It takes a big person to admit a big mistake. And I’m, um, a big person. I can’t believe it! I have made a grievous cheese-based error. I have somehow overlooked the World Championship Cheese Contest gold medalist—even though it’s made in my own backyard. Forgive me, cheese gods!
I was in my local market in Vancouver the other day, checking out the cheese—as I always do—when something caught my eye on the package of Comox Brie. That something was a Gold medal. Yikes! A cheese Gold medal. You see, I purposefully overlooked this cheese BECAUSE it’s always at my local market. I made the mistake of assuming that anything that could be widely purchased was crap, and that’s just foolish snobbery on my part. Do not be trapped into this assumption. I can’t tell you how many “artisan” type handmade cheeses I have tried that were just kind of meh, and how many widely available cheeses I have tried that really rocked. I know, it seems wrong, but I must speak the cheese truth.
Comox Brie comes from the town of Courtenay, a small town on Vancouver Island with a close connection to my own hometown, Powell River. I spent many days in my youth wandering the little streets of this town. Comox is an even tinier little town near Courtnenay. Comox Brie takes its name from this town. Sweet. I feel almost like cousins.
Natural Pastures Cheese Company is a family owned affair. The Smith family makes only “artisan cheeses,” all hand-made under the guidance of their very own Swiss Master Cheesemaker Paul Sutter, originally from Switzerland where he received traditional Swiss training and professional accreditation. For the record, I also would like my very own Master Swiss cheesemaker!
Natural Pastures sources all the milk from its own farm, Beaver Meadow, as well as a handful of other local farms, all on Vancouver Island. Thus the “terroir” of the coastal valley environment is evident in this cheese—all the milk coming from a single area. Interestingly, when I was a child we sometimes ate bear. If the bear had been feastin
g on berries, the meat was sweet and succulent. If, however, the bear had been feasting on salmon, the meat was, well, fishy. This is an example of terroir that I just wanted to share with you, because it’s my blog, and I can say whatever I want! Ha!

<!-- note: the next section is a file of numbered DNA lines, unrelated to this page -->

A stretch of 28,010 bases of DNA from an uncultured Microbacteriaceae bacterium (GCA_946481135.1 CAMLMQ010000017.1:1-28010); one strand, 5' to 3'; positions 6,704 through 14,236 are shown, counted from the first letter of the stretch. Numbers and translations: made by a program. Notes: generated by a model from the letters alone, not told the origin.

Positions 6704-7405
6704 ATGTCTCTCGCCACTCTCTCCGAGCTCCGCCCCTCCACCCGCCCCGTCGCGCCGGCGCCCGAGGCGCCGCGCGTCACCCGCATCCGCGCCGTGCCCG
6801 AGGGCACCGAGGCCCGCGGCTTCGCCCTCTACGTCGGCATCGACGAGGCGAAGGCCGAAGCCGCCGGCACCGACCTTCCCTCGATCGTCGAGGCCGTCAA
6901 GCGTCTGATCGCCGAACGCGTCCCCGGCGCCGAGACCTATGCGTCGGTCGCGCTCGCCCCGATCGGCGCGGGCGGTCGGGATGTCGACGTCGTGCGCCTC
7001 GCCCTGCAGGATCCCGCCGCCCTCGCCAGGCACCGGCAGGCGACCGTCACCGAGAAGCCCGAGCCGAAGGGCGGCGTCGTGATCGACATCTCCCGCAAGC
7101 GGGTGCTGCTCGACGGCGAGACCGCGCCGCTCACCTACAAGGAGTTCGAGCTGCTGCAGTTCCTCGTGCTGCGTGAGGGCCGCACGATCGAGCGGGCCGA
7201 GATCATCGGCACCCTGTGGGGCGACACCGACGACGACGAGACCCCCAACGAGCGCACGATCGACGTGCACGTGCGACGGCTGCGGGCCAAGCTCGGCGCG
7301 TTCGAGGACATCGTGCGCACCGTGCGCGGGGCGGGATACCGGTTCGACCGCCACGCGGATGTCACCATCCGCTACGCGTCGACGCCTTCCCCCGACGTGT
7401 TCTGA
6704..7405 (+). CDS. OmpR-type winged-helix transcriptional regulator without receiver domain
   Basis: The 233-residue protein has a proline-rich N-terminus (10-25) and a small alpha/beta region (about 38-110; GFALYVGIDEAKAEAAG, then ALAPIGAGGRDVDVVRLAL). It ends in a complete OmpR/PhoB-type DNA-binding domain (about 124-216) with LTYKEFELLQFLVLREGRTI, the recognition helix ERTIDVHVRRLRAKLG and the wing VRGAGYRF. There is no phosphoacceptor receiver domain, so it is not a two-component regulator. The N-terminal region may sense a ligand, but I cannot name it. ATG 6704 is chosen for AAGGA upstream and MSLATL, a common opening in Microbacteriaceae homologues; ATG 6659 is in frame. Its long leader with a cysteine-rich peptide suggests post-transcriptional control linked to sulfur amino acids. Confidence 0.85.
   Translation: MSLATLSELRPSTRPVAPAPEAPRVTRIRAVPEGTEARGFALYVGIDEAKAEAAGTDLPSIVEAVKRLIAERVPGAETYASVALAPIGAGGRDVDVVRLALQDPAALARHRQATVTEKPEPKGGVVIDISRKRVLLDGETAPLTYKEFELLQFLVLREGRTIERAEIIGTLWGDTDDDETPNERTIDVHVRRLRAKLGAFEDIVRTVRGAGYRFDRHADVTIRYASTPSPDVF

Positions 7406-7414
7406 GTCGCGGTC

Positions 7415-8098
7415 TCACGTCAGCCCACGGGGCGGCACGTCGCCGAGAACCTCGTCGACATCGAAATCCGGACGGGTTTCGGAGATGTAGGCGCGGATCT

I digress. The Smith family turned to cheesemaking in 2001 and have made a big splash on the cheese world winning 40-plus prestigious national and international awards. How did I miss this? Scratches head. Interestingly, the farms they work with, “Heritage Dairy Farms,” are committed to environmental sustainability including natural wildlife habitat. Their enhanced stream habitats raise thousands of wild Coho Salmon each year which could be eaten by bears causing a unique salmon terroir. See, full circle logic.
I digress again. Natural Pastures Cheese Comox Brie earned the pinnacle World Championship Gold Medal in the 27th biennial World Championship Cheese Contest, a technical evaluation of cheese by an international panel of 22 judges, experts in cheese evaluation. Again, I shall volunteer to be a judge at this event. It saddens me that I have not been called upon to judge cheese, as I am so clearly qualified!
I digress yet again. As the first World Championship cheese ever produced from Vancouver Island and the first WCC gold medal Brie ever from western Canada, scoring 98.95, Comox Brie edged out Damafro’s double crème from Quebec (which I previously reviewed and ADORED, OMG, so good). Comox Brie begins with milk from a herd of Ayrshire cattle raised by Guy Sim, a Canada Master Breeder. Wow, this cheese and the cows all have their own pedigree! I’m assuming this is a pasteurized cheese, but I can’t be sure. I’m about 99.99% certain of this, but as the wrapper has disappeared and it doesn’t say on the website, it’s an educated guess at this point.
I have actually had a hard time reviewing Comox Brie, chiefly because everyone in my family kept eating it before I was ready to sample it. My small wedge—which was much larger before the swarm of locusts known as my family descended upon it—is a typical white-looking brie: penicillium mold on the outside (yup, the white stuff is mold, deal with it) and creamy buttery interior. I have wisely chosen to taste this one right before the best before date, when the brie is perfect. Like women, brie really must be aged in order to achieve true greatness. You can tell a brie is ready if it’s gooey inside. If it’s kind of dry and chalky, you have a young brie. Put it back! This Comox Brie is gorgeous looking, so creamy and succulent, it smells faintly of ammonia, mushroom and um, adult pleasures . . . shall I leave it at that?
Mmmmm . . . Oh my lord, now this is a great brie. Like, really, really great. It’s perfectly ripened, look at the picture above, see how it’s gooey all the way through, that’s what you want! It’s making love to my teeth and tongue. It’s salty and creamy and slightly uric and carnal . . . Oh yes, this is a carnal little cheese. This is actually quite a naughty little cheese. This is the way I always want brie to be but it rarely is. It’s absolutely divine. Yes, this is a Gold Medal winner—all the way. Scrumptious! Go and get yourself some of this, stat. Let it ripen up until the best before date and go for it. You’ll thank me later.
Guest blog courtesy of Willow Yamauchi, creater of My Blog of Cheese: My 100-day gastronomic journey into fromage—one day at a time—one cheese at a time. Comox Brief was her 113rd cheese in an ongoing quest for pleasure.
Natural Pastures Cheese is a Featured Cheesemaker at the second annual Great Canadian Cheese Festival taking place this weekend in Picton, in Ontario’s Prince Edward County. Doug Smith, one of three brothers operating Natural Pastures, will be featured in the Breakfast of Champions presentation.
Festival tickets are available online. Buy in advance and save money for cheese purchases.